Securing consumer confidence key to grow internet economy to €436 billion by 2012

London, 26 September 2008 — Europe’s digital economy is expected to grow by 18% annually, reaching €436bn by 2012, with consumer confidence in the safety of digital markets being the most important driver for sustainable growth, according to a new study published by the global management consulting firm Booz & Company.

The study, commissioned by Liberty Global, Inc., the largest international cable operator and parent company of UPC Broadband and Telenet, found that the next phase of market growth value will increasingly shift from the access business to more advanced services such as e-commerce, content and advertising. Future growth therefore relies on internet users using new services and increasing their online spending. This brings with it significant industry challenges for network operators.

The report reveals that digital confidence is key to market growth. Using the analysis of cases of success and failure, a comprehensive analysis of consumer research and more than 50 expert interviews, the report concludes that the four areas key to building digital confidence are:

  • Assure network integrity and quality of service for consumers and related businesses to protect technology platforms and ensure connectivity
  • Protect privacy and personal data and prevent unauthorised access to consumers’ private electronic data
  • Protect minors from exposure to undesired content and exploitation
  • Prevent piracy and theft of copyrighted content

Thomas Künstner, partner at Booz & Company comments, “Negative headlines—such as recent violations of data privacy by telecommunication firms or the bullying of minors in forums and social networks—can very rapidly cloud the consumer’s present euphoria concerning the internet, and this will have an immediate impact on industry growth.”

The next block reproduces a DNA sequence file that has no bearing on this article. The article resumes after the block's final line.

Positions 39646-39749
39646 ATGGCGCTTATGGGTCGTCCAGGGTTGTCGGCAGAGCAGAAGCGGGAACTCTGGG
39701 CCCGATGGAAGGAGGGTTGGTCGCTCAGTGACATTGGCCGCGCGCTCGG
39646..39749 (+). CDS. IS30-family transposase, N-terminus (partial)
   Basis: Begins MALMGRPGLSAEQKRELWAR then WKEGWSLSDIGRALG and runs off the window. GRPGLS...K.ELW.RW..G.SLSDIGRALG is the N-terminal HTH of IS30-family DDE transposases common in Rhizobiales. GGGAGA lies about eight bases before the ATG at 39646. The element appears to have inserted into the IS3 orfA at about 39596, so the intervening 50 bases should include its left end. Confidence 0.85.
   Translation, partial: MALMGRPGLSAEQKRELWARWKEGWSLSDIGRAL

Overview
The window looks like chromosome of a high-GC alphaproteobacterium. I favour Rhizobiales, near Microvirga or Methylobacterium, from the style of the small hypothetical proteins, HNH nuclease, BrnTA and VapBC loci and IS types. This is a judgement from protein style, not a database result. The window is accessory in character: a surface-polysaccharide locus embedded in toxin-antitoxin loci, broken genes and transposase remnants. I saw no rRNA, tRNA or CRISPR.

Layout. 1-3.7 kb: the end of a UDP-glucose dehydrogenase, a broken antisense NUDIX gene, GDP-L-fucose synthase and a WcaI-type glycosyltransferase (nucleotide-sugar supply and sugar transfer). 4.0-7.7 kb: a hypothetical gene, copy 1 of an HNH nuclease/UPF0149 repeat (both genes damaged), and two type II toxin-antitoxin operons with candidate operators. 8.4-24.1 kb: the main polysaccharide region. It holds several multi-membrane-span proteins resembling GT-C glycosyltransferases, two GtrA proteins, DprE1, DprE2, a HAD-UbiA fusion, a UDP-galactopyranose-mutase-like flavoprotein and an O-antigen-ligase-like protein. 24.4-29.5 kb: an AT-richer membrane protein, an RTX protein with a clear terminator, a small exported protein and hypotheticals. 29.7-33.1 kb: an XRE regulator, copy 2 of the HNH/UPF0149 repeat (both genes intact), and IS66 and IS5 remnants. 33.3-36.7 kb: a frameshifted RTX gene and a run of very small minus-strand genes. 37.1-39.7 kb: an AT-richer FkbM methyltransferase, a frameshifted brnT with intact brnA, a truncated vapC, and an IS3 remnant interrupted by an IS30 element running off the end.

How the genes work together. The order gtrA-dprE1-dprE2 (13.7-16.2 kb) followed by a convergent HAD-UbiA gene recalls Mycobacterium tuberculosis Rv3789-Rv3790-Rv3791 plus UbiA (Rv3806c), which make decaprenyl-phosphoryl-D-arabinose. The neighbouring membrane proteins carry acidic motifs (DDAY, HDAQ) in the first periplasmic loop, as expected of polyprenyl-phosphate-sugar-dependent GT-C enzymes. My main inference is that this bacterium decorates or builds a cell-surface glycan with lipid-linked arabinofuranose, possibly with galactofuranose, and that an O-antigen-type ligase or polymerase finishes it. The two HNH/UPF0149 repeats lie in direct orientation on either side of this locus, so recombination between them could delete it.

In Europe, €124 billion of sales could be at risk without attention to digital confidence, and its successful implementation can generate additional sales volume of 11%, or €46 billion. "If that does not work, up to 18%—or €78 billion—in digital sales value could be at stake as compared to the base scenario of €436 billion,” adds Künstner. “This impressive difference highlights the risk facing infrastructure and service providers.”

Based on the cases analysed, best practices to gain consumer acceptance are:

1.   Make practices transparent and unobtrusive. Network operators and content and platform players, jointly with the regulator, are required to drive such communication forward.
2.   Clear statements and a consistent, reliable regulatory framework are key priorities. Consumers are concerned about how network operators and service providers manage and safeguard consumers’ digital data.
3.   Allow consumers to control the risks to which they’re exposed with appropriate tools, such as opt-in/opt-out mechanisms, and education.
4.   Guarantee quality of service. If this requires active traffic management, consumers are open to it, provided there are clearly communicated terms of service.

In addition to complying with existing regulations, the report found that organisations should adopt key principles to drive digital confidence. Providers must combine forces with regulators to keep pace with the speed and magnitude of the challenges.

Digital confidence policies and practices need to be embedded deeply within the respective organisations - by establishing internal protocols and governance structures to guide product and service roadmaps; allowing choice and deployment of network-based technologies and security solutions; and communicating with customers and other stakeholders (e.g. industry peers, content owners, and regulators). So that future growth can be sustainably assured, digital confidence and the security of the users must become integral elements in corporate strategy.